$\LaTeX$ also seems to scale much better than Word of an image- and equation-rich document. If you plan to write a book on a mathematical topic, you just can’t do it with Word. Well, I suppose you could, but I find the basic equation editor clunky and the resulting equations still look like they’ve been hacked with a 1910s typewriter. They’re tweakable, but what requires a lot of work. With $\LaTeX$, you just rely on the system to produce elegantly typeset equations and you rarely need to tweak things. $\LaTeX$ further more scales much better with large documents, even though you need to “compile” it once in a while to see what it looks like. There’s no problem writing a 1000-page book in latex. Good luck with that with Word.

$\LaTeX$ also have easier cross-referencing than Word, whether chapters, sections, equations, or end references.

But what I like best, is the separation between contents, description, and rendering. With Word, the file is the presentation; you do not have (easy) access to its internal representation. If the file breaks for some reason, you kiss your work goodbye. If a small portion of a $\LaTeX$ file has invalid syntax, you can still open it with any text editor and fix it.

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The $\LaTeX$ project is the official web site for $\LaTeX$.

You can also find documentation and packages at the Comprehensive TEX Archive Network, the CTAN.

The $\LaTeX$ wikibook site is fraught with useful information.

Finally, I suggest you get the The $\LaTeX$ Companion book (at Amazon.com). It turns out to be extremely complete and one of those rare exception where it’s far easier to find stuff in the book than by googling. A must-have of the serious $\LaTeX$ user.

5 Responses to Epigraphs in LaTeX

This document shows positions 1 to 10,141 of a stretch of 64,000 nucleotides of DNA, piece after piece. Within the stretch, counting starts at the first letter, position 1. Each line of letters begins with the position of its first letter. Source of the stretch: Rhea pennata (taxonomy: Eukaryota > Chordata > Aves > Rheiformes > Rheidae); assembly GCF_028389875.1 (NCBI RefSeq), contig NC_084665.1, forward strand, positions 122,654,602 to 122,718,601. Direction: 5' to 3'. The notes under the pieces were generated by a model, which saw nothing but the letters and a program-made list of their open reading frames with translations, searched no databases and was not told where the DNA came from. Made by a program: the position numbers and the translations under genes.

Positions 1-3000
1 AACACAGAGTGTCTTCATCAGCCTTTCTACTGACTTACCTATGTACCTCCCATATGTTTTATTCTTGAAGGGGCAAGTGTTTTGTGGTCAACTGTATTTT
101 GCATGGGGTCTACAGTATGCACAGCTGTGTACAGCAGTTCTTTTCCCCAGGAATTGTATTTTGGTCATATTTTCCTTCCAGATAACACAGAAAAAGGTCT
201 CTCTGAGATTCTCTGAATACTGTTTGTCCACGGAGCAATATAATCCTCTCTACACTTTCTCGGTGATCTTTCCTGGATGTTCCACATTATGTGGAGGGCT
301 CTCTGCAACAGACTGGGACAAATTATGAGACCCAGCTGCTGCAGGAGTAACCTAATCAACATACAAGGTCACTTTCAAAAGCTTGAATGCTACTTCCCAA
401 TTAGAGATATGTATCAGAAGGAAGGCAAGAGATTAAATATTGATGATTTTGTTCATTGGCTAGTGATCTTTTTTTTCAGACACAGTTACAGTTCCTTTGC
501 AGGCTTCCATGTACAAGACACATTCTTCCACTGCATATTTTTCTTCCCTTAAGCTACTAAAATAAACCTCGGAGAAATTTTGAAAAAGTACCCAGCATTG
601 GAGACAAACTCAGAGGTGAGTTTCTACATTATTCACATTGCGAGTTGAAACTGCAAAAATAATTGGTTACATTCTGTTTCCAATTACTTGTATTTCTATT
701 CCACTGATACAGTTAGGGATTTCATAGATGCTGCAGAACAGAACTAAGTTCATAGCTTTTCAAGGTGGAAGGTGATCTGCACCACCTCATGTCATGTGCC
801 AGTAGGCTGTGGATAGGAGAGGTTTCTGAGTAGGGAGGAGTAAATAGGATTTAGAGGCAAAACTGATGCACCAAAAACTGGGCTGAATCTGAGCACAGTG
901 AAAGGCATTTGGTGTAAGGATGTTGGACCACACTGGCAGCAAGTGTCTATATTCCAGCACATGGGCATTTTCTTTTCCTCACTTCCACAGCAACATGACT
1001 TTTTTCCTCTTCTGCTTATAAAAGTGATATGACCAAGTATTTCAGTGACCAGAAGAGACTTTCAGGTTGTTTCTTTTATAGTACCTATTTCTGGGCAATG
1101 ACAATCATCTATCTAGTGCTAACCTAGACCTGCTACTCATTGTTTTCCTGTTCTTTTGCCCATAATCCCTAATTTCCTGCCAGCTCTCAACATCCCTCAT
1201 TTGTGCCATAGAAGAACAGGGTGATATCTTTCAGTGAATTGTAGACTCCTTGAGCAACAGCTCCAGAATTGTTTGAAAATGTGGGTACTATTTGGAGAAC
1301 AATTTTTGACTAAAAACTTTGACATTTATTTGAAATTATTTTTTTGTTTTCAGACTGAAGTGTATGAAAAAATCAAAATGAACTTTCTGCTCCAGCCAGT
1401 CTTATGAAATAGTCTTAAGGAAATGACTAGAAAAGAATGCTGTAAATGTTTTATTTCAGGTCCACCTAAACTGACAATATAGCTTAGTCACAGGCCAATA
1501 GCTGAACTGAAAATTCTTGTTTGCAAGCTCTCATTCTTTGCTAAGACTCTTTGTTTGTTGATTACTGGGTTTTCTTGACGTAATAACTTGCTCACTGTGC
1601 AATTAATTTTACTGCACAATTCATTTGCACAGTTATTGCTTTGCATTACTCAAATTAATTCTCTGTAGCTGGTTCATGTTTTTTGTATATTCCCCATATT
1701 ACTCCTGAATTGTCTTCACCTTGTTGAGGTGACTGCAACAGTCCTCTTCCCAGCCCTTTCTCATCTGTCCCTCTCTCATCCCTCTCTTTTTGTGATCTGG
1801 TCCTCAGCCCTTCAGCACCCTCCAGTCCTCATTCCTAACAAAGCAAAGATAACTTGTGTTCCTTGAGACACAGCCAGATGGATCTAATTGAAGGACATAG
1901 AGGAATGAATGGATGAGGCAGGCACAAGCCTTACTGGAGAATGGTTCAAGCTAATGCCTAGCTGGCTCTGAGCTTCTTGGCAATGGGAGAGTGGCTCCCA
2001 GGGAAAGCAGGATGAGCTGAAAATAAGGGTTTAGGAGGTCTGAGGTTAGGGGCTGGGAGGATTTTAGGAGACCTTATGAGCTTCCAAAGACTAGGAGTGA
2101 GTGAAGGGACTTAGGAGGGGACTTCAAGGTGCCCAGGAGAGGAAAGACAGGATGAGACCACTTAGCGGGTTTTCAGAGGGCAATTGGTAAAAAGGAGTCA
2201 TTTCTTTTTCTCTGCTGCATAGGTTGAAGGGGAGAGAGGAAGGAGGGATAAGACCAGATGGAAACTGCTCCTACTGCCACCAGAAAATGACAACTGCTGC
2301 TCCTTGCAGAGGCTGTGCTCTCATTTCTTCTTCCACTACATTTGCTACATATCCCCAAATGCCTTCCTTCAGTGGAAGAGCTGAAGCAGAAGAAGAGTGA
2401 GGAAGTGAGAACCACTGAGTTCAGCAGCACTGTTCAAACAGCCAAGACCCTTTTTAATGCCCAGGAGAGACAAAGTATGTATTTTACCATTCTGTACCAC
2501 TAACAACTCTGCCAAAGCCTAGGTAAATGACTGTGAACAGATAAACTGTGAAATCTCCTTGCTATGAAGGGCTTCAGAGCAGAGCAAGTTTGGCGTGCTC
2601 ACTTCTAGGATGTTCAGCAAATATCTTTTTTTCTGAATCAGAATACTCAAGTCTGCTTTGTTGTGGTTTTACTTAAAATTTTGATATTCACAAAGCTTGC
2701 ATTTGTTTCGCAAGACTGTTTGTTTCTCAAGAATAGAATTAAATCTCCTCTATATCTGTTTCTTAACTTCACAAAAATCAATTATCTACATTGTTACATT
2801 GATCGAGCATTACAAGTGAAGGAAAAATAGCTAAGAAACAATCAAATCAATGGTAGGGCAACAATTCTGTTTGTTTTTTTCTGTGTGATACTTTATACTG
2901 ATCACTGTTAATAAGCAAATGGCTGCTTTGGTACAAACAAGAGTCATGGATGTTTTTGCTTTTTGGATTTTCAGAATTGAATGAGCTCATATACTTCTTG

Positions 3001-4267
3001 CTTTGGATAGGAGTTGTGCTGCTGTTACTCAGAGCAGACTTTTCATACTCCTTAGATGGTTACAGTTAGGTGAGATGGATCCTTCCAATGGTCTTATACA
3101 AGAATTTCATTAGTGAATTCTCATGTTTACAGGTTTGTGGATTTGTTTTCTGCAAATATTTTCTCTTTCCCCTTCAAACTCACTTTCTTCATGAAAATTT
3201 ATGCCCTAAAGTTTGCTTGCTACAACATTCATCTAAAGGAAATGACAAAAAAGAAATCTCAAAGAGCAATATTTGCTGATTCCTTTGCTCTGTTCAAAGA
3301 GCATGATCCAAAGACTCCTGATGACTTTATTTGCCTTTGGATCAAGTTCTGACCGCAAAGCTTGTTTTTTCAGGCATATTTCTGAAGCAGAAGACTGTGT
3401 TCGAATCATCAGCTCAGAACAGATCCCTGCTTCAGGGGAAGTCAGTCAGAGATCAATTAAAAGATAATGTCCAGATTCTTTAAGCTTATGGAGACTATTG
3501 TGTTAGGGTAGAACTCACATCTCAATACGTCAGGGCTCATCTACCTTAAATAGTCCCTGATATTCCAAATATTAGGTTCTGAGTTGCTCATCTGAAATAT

1. DJL says:

Really nice epigraph, and I am looking for something very similar. However, I’m afraid that the instructions are not very clear for me (I am a newbie). For starters, where does that text go? In the preamble? After \begin{document}? (I assume the latter) Do you have to load any other packages (like epigraph)? What is the value of #1 that you used? The full code of what you did would have helped a lot, I think. Many thanks in advance.

• Steven Pigeon says:

Right! Here’s some code to illustrate its use:

\documentclass{book}

\usepackage{setspace}

\newcommand\bookepigraph[4]{
\vspace{1em}\hfill{}\begin{minipage}{#1}{\begin{spacing}{0.9}
\small\noindent\textit{#2}\end{spacing}
\vspace{1em}
\hfill{}{#3}\\

\vspace{-1em}\begin{flushright}{#4}\end{flushright}}\vspace{2em}
\end{minipage}}

\newcommand\epigraph[3]{
\vspace{1em}\hfill{}\begin{minipage}{#1}{\begin{spacing}{0.9}
\small\noindent\textit{#2}\end{spacing}
\vspace{1em}
\hfill{}{#3}}\vspace{2em}
\end{minipage}}

\newcommand\anonymousepigraph[2]{
\vspace{1em}\hfill{}\begin{minipage}{#1}{\begin{spacing}{0.9}
\small\noindent\textit{#2}\end{spacing}}
\vspace{1em}
\end{minipage}}

\begin{document}

\bookepigraph{2in}{This is a most excellent epigraph macro for
\LaTeX.}{some name}{from Some Book}

\epigraph{2in}{This is another most excellent epigraph}{some guy}

\anonymousepigraph{2in}{Well, that's mostly swell}

\end{document}


• Steven Pigeon says:

There was also a syntax error in the anonymous epigraph that I fixed

2. DJL says:

thank you very much; much appreciated. the final result is just beautiful.

3. Jessica says:

thanks so, so much! i hate the line that appears with the epigraph package. :)